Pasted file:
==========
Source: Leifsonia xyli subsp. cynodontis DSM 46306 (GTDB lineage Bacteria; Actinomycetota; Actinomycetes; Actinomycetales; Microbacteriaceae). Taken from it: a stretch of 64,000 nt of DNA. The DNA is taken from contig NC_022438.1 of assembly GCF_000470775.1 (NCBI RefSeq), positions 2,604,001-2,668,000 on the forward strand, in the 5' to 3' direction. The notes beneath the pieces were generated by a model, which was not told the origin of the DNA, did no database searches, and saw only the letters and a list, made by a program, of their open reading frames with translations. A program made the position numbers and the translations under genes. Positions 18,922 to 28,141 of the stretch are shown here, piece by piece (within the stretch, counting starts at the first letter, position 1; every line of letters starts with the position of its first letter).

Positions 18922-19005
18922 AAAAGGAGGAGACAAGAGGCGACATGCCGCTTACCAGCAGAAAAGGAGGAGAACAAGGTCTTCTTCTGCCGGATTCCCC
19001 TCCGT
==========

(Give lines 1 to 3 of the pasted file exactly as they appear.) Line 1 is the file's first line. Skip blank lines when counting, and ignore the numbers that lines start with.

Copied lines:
Source: Leifsonia xyli subsp. cynodontis DSM 46306 (GTDB lineage Bacteria; Actinomycetota; Actinomycetes; Actinomycetales; Microbacteriaceae). Taken from it: a stretch of 64,000 nt of DNA. The DNA is taken from contig NC_022438.1 of assembly GCF_000470775.1 (NCBI RefSeq), positions 2,604,001-2,668,000 on the forward strand, in the 5' to 3' direction. The notes beneath the pieces were generated by a model, which was not told the origin of the DNA, did no database searches, and saw only the letters and a list, made by a program, of their open reading frames with translations. A program made the position numbers and the translations under genes. Positions 18,922 to 28,141 of the stretch are shown here, piece by piece (within the stretch, counting starts at the first letter, position 1; every line of letters starts with the position of its first letter).

Positions 18922-19005
18922 AAAAGGAGGAGACAAGAGGCGACATGCCGCTTACCAGCAGAAAAGGAGGAGAACAAGGTCTTCTTCTGCCGGATTCCCC